In times of need and in times of calm, you can really see who a friend is and who is not.
When someone dies, people process it, own it, claim it, elbow their way into the center of the grieving. Sometimes appropriately, sometimes not. But who’s to judge? A death reminds us all how fragile we are, how terminal each life.
When someone close to you dies, you see different variations of friendships. There are those who won’t leave your side and those who hide in the corners and those who appear, as if out of the eaves, to hold your hand and bring you coffee, and then disappear just as readily the minute mourning ends.
So, too, when someone is sick, or has a life crisis, the strangest people show up to be saviors while those you once thought friends quiver and quake, not sure what to do or even if they can do anything.
I’m intrigued by the ways we process life’s tenuous situations.
Are you a wailer, loud and clear, so people can see how deeply you feel? Are you an avoider, sitting at home, telling yourself stories of why you don’t really matter at the scene of heightened emotion?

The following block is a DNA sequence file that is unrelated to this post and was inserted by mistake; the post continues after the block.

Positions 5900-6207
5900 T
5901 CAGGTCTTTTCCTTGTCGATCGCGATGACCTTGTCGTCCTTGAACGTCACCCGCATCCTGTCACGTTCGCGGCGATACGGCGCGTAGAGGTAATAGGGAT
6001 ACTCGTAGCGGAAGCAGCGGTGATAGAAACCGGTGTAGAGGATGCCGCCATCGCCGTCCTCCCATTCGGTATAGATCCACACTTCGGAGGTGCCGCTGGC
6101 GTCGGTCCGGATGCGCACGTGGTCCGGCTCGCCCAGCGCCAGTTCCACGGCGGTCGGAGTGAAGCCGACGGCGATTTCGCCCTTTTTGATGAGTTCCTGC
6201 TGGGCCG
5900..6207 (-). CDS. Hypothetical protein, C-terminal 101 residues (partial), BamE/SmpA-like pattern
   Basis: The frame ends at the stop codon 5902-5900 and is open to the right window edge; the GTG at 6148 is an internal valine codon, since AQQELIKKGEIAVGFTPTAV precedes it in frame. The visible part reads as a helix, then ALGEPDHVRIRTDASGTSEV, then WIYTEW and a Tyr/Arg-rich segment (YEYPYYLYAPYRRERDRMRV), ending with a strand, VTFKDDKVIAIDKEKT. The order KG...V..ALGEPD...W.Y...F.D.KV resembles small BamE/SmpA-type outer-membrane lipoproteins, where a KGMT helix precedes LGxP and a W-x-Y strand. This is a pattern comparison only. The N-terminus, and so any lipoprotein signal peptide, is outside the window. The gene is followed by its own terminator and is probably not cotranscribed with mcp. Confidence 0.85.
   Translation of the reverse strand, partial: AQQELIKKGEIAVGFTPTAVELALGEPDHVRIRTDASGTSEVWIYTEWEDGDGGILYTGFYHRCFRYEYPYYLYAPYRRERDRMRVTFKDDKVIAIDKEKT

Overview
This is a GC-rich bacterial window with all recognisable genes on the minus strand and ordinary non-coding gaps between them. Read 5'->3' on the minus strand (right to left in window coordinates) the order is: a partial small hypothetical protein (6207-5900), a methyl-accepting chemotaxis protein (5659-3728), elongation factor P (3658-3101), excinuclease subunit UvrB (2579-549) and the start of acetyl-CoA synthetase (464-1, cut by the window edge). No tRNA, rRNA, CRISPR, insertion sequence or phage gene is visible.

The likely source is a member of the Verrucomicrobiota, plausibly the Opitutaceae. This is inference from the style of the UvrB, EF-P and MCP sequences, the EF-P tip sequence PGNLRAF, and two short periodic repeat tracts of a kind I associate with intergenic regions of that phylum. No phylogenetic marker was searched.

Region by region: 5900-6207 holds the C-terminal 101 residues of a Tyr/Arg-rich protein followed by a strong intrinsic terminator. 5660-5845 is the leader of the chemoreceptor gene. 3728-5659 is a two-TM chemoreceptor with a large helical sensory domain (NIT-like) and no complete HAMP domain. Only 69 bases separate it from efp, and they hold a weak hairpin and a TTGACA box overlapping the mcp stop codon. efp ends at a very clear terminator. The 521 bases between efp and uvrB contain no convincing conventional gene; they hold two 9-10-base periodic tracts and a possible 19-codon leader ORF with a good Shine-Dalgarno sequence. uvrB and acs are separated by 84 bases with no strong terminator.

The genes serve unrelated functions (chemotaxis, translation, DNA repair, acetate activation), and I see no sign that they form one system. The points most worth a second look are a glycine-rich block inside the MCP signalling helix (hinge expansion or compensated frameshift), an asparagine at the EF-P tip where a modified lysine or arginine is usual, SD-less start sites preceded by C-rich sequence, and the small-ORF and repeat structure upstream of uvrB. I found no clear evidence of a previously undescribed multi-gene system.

For now, I’m looking for a little peace and quiet.
And I think we all are, really. My kids in particular want to stay home, lay low, just breathe. And I can’t blame them – given the hyper-pace of Life Today.
In the middle of the quiet, you can hear the moments shifting. Then, you know how to look straight ahead at the gleaming blue pool of the sunrise over the neighbor’s roof.
If I sit still enough to notice time changing, I can embrace as it washes over me like that same sunrise, knowing it is fleeting but basking in its wondrous colors ever so briefly.